Lexicon Financial Group Weekly Update

Monday, December 13, 2021


Looking Back

The first full week of December and markets continued to show just how jittery they can be. For the first three days major markets posted modest gains, in spite of uncertainty surrounding the economic impact of the Omicron variant of COVID-19. That all changed mid-week, when Chinese company Evergrande missed a critical debt payment.

Evergrande held the dubious title of being the property developer with the most debt in the entire world – more than $300 billion. Its borrowing helped it grow to an enormous size: It has more than 100,000 employees, achieved sales of more than $110 billion in 2020, and owns more than 1,300 developments in more than 280 cities. But now it truly seems to be cracking under the weight of that debt. Last week, credit ratings firm Fitch Ratings said that it is in default of its obligations to pay back its creditors.

Evergrande is a good example of how interconnected the global economy actually is. As a Chinese firm, the vast majority of its creditors are indeed based in China – it even borrowed from its own employees to try and stay afloat. As Matt Levine wrote in Bloomberg back in September “Evergrande owes money to Chinese banks. It owes money to foreign hedge funds, and investors own its stock.”

Beyond the capital investors, think about all of the companies involved in the development of the properties that Evergrande was selling – construction and design firms, materials suppliers, shipping, and transportation. All of these sectors are also at risk of not being paid, which has a trickledown effect across the global economy.

This, combined with uncertainty around Omicron makes the markets feel over-caffeinated.

 

Looking Ahead

While investors and markets try to make sense of Evergrande and Omicron, they do so while still scratching their heads about inflation and interest rates. As we wrote last week, analysts are largely expecting the Fed to begin a slow and steady increase in interest rates at some point in 2022. This will help to combat inflation. The Federal Open Market Committee (“FOMC”) meets on December 14-15. As a reminder, the FOMC is the monetary policy body of the US Federal Reserve System and meets 8 times per year.

The FOMC group is charged under US federal law to conduct monetary policy – generally by adjusting short-term interest rates -- to achieve maximum employment and stable prices. Employment figures in the US are much improved in the last 18 months, with an unemployment rate of 4.2% for November 2021, which is at the pre-pandemic level. (Unemployment rate in March 2020 was at 4.4%). (1)

 

However, the notion of stable prices ties directly to inflation, which has some analysts worried that they might accelerate the timetable on raising interest rates.

It’s a delicate balance. Raising rates too quickly will hurt businesses that have incurred significant debt through the pandemic. Raising rates too slowly may allow inflation to continue, which is in and of itself a way investors lose purchasing power.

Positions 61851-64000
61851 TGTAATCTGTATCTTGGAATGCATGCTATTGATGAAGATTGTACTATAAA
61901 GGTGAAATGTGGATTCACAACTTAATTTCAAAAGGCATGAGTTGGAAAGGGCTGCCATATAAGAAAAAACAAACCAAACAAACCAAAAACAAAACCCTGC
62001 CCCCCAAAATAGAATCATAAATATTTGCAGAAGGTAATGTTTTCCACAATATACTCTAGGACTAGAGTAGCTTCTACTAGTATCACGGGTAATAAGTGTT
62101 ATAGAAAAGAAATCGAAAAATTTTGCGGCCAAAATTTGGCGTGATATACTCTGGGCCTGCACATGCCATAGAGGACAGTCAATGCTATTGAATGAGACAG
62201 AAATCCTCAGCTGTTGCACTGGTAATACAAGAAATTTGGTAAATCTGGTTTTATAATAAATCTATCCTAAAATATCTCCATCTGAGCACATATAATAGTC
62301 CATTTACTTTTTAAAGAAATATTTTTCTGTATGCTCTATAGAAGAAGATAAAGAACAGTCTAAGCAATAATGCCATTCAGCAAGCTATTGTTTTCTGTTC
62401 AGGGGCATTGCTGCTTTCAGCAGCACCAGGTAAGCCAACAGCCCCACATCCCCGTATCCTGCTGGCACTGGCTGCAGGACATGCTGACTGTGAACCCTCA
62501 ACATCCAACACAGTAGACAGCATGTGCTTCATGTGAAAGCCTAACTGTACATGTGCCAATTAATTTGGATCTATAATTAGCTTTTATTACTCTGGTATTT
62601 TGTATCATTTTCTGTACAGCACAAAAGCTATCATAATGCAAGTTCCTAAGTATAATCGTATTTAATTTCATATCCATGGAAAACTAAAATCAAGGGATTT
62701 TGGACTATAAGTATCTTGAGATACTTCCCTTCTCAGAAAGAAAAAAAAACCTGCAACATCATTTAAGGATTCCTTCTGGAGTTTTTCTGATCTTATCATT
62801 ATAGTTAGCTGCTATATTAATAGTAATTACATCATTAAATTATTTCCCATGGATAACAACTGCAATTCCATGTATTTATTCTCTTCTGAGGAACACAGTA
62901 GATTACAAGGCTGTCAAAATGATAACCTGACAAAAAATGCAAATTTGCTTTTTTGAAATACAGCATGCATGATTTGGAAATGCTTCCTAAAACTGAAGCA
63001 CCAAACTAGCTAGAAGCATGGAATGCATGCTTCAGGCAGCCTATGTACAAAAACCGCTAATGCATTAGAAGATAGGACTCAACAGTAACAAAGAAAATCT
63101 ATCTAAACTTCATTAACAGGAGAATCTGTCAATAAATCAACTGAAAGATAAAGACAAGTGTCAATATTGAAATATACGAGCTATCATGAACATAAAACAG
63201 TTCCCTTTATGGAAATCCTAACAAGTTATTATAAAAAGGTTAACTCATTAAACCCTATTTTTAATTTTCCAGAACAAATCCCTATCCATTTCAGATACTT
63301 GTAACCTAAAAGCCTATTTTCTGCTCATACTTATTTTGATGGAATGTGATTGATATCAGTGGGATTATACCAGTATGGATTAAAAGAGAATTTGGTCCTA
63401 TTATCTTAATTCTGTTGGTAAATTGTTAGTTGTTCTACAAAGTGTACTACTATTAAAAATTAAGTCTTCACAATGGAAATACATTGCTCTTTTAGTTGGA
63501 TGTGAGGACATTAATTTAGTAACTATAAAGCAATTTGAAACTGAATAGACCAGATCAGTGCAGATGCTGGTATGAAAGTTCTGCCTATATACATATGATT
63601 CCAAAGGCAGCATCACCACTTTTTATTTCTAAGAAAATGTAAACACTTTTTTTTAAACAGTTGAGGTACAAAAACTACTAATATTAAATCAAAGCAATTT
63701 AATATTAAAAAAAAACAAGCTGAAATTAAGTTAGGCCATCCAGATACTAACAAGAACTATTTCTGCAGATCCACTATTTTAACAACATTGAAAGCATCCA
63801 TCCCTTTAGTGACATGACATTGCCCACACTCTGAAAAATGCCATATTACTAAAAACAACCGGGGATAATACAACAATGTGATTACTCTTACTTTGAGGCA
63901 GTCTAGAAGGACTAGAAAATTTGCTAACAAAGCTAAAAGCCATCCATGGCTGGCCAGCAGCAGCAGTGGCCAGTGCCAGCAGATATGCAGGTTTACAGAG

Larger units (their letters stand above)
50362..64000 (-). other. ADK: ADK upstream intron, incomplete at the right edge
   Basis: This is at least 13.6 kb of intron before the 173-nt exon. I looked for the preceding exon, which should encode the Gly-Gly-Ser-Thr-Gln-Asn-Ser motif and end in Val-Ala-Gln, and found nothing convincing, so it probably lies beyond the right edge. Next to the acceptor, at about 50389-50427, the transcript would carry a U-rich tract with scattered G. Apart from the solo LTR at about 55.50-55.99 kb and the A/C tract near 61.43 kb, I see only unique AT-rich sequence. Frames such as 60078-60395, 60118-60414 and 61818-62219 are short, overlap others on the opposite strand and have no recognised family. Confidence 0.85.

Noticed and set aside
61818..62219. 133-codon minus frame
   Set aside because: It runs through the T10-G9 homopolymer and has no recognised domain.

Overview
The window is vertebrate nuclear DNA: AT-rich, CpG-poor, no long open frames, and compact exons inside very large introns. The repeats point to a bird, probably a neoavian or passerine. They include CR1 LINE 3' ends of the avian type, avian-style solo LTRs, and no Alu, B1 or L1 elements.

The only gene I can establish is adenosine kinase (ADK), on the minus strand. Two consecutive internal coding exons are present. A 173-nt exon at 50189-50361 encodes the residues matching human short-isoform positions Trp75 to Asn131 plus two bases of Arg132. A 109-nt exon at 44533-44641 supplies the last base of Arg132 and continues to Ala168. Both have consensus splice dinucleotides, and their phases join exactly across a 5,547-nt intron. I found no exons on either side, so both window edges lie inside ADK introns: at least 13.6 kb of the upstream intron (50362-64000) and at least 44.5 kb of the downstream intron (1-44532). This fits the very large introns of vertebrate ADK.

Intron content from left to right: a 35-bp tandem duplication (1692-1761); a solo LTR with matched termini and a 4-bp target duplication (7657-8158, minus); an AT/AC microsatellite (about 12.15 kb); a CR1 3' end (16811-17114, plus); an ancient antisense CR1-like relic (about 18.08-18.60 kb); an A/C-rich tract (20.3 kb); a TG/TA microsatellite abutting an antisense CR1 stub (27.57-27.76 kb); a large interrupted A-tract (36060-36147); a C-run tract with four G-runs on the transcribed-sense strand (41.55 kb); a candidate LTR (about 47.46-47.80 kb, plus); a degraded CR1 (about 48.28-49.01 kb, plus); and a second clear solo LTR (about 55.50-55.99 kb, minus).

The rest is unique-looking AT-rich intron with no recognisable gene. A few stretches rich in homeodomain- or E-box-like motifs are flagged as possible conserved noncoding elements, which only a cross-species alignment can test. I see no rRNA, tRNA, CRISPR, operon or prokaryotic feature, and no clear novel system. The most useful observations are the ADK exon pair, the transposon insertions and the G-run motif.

Looking Deeper

In financial markets, there is a concept known as the “real rate of return”. This is the annual percentage of profit earned on an investment adjusted for inflation. So, if you had an investment that returned 10%, and inflation was 2%, that investment increased your purchasing power by 8%.

Right now this is especially a problem for more conservative investors, or for those who have portfolios significantly weighted in fixed income products. For the period ending October 29, 2021, the annual compounded rate of return over a five year period for fixed income (as measured by BMO Aggregate Bond Index ETF “ZAG”) was a mere 2.13%. Over the same period, inflation averaged out to be at 2% (as measured by CPI in Canada), implying a real rate of return of 0.13%. (2)

Fixed income plays a role in portfolios – but in situations like this, its role is to defend from potential equity market declines. Fixed income investors have suffered because their real rate of return has been virtually non-existent over this time.

 

Further Reading

Markets & Investing – Raymond James

What both US and China get wrong on economic policy and trade negotiations

 

The opinions expressed are those of Craig Swistun and not necessarily those of Raymond James Investment Counsel which is a subsidiary of Raymond James Ltd. Statistics and factual data and other information presented are from sources believed to be reliable but their accuracy cannot be guaranteed. It is furnished on the basis and understanding that Raymond James is to be under no liability whatsoever in respect thereof. It is for information purposes only and is not to be construed as an offer or solicitation for the sale or purchase of securities. Raymond James advisors are not tax advisors and we recommend that clients seek independent advice from a professional advisor on tax-related matters.

  1. Data provided by Factset showing the Unempmloyment rate in the United States for the period from January 2020 until November 2021.
  2. Data provided by Factset and BMO ETFs website showing the Canadian Inflation data and Annualized performance for "ZAG" ETF from November 2016 until October 2021.

 

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